Calling a bench boss a player’s coach sounds cliche but to Gene Pereira it was a motivator that Dale Hawerchuk used to get the best out of his squad.
The 57-year-old long-time Barrie Colts coach and NHL Hall of Fame inductee died of stomach cancer after a year-long battle.
Pereira witnessed Hawerchuk’s style behind the Barrie bench from day one. The colour analyst of the Barrie Colts on Rogers TV said Hawerchuk could easily adapt to the players of today.
“A part of that was Dale was passionate about hockey. He worked hard to get where he was.”
Pereira said that’s how NHL stars like Mark Scheifele and Kevin Labanc described their former junior coach. He said Mark told him once that Dale had turned him into a rink rat.
When Hawerchuk joined the Barrie Colts it was a rebuilding year as the club had come off an appearance in the OHL finals against Windsor and Pereira said he had to go through that tough kind of stretch in that first year.
“One thing with Dale was he was very competitive. He was a hard worker and not going to leave any stone unturned. He had a great way to communicate with the players. The players loved him.”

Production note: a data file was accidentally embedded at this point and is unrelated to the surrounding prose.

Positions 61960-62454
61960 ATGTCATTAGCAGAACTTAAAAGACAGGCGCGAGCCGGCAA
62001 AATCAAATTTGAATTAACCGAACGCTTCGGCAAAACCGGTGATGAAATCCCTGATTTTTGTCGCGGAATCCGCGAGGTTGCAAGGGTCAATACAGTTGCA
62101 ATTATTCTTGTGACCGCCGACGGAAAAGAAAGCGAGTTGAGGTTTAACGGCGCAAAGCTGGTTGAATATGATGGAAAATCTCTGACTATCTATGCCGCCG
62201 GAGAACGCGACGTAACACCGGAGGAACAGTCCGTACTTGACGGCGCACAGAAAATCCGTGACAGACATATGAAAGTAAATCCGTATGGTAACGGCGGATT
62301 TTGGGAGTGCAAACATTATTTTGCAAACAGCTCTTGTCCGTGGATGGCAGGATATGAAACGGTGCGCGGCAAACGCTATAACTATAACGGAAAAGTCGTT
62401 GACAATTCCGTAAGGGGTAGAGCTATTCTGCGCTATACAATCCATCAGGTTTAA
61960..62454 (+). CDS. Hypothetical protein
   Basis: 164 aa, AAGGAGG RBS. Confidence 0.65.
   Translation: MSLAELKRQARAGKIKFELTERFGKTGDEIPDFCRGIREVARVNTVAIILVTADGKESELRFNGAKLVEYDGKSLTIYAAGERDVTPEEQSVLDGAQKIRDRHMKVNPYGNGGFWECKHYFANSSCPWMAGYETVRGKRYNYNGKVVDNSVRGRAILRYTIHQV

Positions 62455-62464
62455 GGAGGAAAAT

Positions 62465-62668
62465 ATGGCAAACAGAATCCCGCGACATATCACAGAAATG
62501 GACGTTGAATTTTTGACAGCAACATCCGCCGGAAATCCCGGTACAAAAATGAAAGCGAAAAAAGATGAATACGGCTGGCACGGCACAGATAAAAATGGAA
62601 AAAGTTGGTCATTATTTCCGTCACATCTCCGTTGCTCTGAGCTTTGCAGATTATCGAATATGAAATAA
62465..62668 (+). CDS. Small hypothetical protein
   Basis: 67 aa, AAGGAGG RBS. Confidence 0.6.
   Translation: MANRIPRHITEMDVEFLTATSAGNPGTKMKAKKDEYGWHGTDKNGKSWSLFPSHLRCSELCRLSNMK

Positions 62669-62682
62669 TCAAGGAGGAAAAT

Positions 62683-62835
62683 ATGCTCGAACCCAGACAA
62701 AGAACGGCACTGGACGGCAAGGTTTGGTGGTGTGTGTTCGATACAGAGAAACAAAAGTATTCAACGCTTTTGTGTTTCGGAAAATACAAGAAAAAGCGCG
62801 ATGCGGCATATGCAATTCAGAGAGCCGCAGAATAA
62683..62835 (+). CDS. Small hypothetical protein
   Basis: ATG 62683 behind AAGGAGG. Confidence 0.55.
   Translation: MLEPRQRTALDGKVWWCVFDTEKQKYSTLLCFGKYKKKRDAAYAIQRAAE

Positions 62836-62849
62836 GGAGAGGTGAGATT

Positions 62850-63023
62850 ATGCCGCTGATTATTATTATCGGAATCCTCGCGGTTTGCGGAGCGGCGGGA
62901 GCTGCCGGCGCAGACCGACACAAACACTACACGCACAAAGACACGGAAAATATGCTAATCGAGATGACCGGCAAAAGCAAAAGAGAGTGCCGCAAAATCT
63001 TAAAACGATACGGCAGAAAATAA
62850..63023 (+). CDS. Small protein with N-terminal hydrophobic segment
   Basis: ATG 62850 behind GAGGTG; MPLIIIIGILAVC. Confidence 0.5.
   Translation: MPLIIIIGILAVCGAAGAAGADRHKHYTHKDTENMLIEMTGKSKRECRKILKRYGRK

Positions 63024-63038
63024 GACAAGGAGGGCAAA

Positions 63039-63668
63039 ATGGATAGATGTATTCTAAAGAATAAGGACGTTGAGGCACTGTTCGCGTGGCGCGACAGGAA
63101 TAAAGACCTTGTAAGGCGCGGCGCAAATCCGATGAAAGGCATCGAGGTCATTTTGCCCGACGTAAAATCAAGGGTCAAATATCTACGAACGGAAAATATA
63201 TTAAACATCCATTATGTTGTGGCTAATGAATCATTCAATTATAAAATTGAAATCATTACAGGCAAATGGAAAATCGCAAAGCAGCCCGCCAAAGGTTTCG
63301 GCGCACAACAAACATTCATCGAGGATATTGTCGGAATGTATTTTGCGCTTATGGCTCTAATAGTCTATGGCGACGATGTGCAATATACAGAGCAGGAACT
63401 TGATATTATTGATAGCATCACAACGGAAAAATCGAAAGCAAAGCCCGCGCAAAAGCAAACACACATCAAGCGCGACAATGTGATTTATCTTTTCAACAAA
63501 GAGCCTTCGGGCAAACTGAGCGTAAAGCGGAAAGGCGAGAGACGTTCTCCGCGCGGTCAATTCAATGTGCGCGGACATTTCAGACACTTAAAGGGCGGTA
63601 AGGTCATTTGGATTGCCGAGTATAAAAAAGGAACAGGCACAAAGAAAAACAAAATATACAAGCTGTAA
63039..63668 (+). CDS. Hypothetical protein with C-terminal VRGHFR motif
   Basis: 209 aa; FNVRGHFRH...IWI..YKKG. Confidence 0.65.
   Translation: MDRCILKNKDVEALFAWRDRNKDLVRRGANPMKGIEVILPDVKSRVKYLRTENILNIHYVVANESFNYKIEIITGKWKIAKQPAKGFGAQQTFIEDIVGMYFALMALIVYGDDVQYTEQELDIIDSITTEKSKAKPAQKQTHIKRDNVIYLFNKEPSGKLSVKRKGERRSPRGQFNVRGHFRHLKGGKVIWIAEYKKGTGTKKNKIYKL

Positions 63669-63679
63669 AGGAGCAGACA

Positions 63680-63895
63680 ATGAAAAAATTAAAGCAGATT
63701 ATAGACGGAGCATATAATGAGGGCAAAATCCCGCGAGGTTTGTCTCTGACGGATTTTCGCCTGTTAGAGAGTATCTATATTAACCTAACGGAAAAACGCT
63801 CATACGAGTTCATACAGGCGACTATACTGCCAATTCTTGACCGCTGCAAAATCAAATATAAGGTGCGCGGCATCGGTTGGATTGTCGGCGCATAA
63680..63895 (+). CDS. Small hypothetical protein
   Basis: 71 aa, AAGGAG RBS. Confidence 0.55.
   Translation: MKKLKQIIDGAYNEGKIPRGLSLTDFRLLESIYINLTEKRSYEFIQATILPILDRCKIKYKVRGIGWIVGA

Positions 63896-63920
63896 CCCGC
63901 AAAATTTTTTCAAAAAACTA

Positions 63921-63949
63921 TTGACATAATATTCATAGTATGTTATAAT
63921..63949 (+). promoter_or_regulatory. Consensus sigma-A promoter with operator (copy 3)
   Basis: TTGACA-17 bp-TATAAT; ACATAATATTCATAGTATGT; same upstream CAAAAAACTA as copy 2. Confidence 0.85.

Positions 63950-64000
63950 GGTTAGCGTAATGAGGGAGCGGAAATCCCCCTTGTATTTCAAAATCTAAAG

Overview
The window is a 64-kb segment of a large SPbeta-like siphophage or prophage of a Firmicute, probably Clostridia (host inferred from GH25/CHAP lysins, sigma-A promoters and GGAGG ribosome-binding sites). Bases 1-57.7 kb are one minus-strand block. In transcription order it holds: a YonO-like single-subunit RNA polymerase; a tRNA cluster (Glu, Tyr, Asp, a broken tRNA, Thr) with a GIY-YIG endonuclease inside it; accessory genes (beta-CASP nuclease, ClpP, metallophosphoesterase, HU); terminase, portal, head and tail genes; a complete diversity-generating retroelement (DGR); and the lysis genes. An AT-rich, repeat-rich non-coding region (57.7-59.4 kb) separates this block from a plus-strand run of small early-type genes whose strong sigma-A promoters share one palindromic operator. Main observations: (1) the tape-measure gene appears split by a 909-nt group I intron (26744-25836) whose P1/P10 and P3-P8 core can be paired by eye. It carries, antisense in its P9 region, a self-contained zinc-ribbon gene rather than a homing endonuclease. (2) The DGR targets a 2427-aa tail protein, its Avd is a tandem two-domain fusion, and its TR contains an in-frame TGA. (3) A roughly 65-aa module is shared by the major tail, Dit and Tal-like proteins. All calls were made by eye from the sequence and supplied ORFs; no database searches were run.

The other part of Dale’s success, reflected Pereira, was he gave his offensive players a little more leash to be creative on their own.
“You saw players like Kevin Labanc take off offensively. He won the OHL scoring title as an over-ager.”
He said the results kind of speak for themselves. Hawerchuk won four division titles with Barrie and took the club to Game Seven of the OHL final in a heartbreaking loss to London in 2013.
Off the ice, Hawerchuk was active in charity work. Pereira said friends of Hawerchuk told him he talked to everyone.
“If you didn’t bring it up, you would never know he was a Hockey Hall of Famer. He always made time for everybody. He was a genuine person. He didn’t put himself on a pedestal.”
Pereira recalled that he went down to the dressing room after one game to get some quotes and Hawerchuk had people with him. Pereira waited about 25 minutes and had to go. When he got back to his car, his phone rang and it was Hawerchuk calling to apologize.
“He loved everything about the game on and off the ice. He was a real positive person. He tackled everything with a positive light and it served him well with his players in building their development. There were calls coming from all over the world asking about Dale. The fact he touched so many people is not surprising.
Even when he was battling cancer, Pereira said Hawerchuk came by the rink a couple of times. In a chat before Christmas, Hawerchuk told him he was going to have his stomach removed.
“He was so optimistic and had done the research and talked to friends who had it done. After his chemo was done and he rang the bell, he was so happy and really excited about the future. He kept talking about returning behind the Barrie Colts bench, and it was only three months later the cancer came back.”